How to use a bunch of basil

Photo by Monica Herndon, Tampa Bay Times

Photo by Monica Herndon, Tampa Bay Times

Last night, my husband walked into the kitchen from the backyard with an arm full of basil. He plopped it on the kitchen counter, where it sat bright green and super fragrant, taking up almost the entire counter.

We have had this "problem" for years now, ever since we started growing basil in the small backyard of the first place we ever lived together. Basil grows like crazy. If you think you can't grow things (it me), buy a basil plant and water it every once in a while and it will flourish. But then it keeps flourishing. Until you have enough to line your entire kitchen counter. 

So I decided that instead of freezing it or putting it in the fridge then forgetting about it till it turns brown, I should figure out a way to smartly use it up. 

Truth time: Basil is not my favorite herb. That would be mint, or even parsley, both of which I could use daily to brighten lots of dishes. But while basil is perfect for some things, it's overpowering and kind of in your face. So you need a solid game plan for how to get the most out of your garden bounty. Here are three ideas. 

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Make pesto

Why don't I make pesto all the time?, I wonder every time I make pesto. If you have a food processor, it's so easy, and it's a perfect addition to any sort of pasta, pizza, or even atop roasted vegetables. To make, pack about 4 handfuls fresh basil leaves, salt and pepper to taste, 1/2 cup pine nuts,  1/2 cup grated Parmesan cheese and 2 garlic cloves in a food processor. Blend until it begins to form a paste, then slowly add 1/3 cup olive oil until it becomes looser and starts to look pesto-y. Taste it; it probably needs more salt. Season and then serve, or refrigerate for a week.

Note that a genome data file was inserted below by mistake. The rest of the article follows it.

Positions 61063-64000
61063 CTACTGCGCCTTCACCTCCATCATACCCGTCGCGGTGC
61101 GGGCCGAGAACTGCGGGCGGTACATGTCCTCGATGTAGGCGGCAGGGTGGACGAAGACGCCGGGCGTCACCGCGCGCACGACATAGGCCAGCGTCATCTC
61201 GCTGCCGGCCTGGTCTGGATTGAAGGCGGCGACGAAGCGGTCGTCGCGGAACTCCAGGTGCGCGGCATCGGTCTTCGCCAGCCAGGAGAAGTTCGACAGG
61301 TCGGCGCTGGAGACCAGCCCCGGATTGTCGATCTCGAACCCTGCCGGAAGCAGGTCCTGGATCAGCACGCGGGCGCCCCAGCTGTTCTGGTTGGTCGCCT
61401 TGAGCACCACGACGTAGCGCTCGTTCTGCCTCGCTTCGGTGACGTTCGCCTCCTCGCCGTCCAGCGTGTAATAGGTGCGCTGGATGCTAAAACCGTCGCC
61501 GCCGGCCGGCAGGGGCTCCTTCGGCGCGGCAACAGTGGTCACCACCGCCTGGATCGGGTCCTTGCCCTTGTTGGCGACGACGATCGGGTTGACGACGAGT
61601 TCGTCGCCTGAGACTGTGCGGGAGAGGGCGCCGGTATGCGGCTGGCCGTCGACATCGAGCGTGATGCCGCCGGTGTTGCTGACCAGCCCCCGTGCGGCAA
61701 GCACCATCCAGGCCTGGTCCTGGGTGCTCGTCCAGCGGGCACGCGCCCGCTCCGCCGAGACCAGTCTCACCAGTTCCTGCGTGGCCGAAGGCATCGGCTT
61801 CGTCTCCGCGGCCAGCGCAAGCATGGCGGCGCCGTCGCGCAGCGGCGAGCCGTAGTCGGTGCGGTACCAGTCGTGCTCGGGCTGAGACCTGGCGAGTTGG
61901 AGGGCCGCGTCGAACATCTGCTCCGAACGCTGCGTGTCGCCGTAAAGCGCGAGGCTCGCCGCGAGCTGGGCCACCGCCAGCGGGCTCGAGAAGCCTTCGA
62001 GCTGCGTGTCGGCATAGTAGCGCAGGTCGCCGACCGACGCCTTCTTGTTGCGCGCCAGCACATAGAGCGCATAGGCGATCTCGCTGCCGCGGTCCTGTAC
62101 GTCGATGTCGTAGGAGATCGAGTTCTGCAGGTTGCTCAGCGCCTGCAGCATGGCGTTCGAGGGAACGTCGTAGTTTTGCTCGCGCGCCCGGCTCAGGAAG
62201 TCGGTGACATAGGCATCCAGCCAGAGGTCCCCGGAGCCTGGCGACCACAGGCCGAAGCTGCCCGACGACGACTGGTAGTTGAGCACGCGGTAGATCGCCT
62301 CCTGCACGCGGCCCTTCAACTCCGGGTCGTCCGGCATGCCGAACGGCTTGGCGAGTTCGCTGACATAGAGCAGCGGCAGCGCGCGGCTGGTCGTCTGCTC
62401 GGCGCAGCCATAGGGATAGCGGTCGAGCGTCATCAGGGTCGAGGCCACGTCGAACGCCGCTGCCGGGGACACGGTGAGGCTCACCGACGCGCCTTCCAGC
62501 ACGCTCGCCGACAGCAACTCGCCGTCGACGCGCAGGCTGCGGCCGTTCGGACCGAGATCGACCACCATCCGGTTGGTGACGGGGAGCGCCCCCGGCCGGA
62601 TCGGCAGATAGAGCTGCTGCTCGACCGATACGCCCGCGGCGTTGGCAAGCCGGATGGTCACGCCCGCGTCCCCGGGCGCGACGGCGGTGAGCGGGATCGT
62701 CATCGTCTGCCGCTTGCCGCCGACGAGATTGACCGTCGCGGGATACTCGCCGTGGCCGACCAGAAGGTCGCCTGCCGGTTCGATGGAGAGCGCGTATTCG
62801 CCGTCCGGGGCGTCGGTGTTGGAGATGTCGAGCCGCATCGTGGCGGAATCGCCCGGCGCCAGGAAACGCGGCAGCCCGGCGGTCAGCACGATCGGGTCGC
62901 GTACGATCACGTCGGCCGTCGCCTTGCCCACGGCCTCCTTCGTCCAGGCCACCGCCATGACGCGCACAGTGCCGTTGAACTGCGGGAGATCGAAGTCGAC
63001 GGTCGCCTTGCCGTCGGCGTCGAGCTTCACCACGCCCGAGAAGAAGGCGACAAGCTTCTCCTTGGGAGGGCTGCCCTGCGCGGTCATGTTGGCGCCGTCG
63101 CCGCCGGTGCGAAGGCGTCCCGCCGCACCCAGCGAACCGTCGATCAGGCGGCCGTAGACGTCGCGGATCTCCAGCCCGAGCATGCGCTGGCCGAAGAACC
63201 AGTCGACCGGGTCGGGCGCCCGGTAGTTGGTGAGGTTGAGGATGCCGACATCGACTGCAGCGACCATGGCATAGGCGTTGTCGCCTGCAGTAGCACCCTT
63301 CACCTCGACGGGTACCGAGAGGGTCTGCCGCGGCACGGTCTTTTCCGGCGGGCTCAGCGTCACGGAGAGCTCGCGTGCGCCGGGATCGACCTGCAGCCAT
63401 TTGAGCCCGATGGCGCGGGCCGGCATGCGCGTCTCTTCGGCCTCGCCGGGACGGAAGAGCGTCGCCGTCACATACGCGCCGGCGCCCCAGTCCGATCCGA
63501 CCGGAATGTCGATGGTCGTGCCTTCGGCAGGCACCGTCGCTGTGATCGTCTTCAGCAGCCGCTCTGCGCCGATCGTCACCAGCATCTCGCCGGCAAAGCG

Mix it with fruit

Basil's floral, herby qualities pair really well with fruit, especially stone fruit like peaches and plums. Raspberries also work well. Using whatever you have on hand, chop up about 1/2 cup basil, and mix with 2 cups sliced fruit. Top with a splash of olive oil, a drizzle of honey, and a squeeze of fresh lemon. Stir, and keep in the fridge. Serve on top of chicken or fish, or even with plain Greek yogurt. 

Photo by Monica Herndon, Tampa Bay Times

Photo by Monica Herndon, Tampa Bay Times

Make basil ice cubes

This is my favorite trick for lots of leftover ingredients that you just don't know what to do with. Start by chopping  up your basil into very small pieces (3 to 4 cups), or whiz it in the food processor a couple times. Add it to a bowl, then add enough chicken or vegetable broth to completely cover the basil. Grate or finely chop 3 garlic cloves, and add to bowl. Season with salt and pepper, then mix with your hands till it becomes like a loose paste. Using a spoon, place a large dollop of basil mixture into one cube of an ice cube tray. Repeat until tray is full, then place tray in freezer. Pop out the cubes and add to soups, stews or sauces when you need a bit more flavor.

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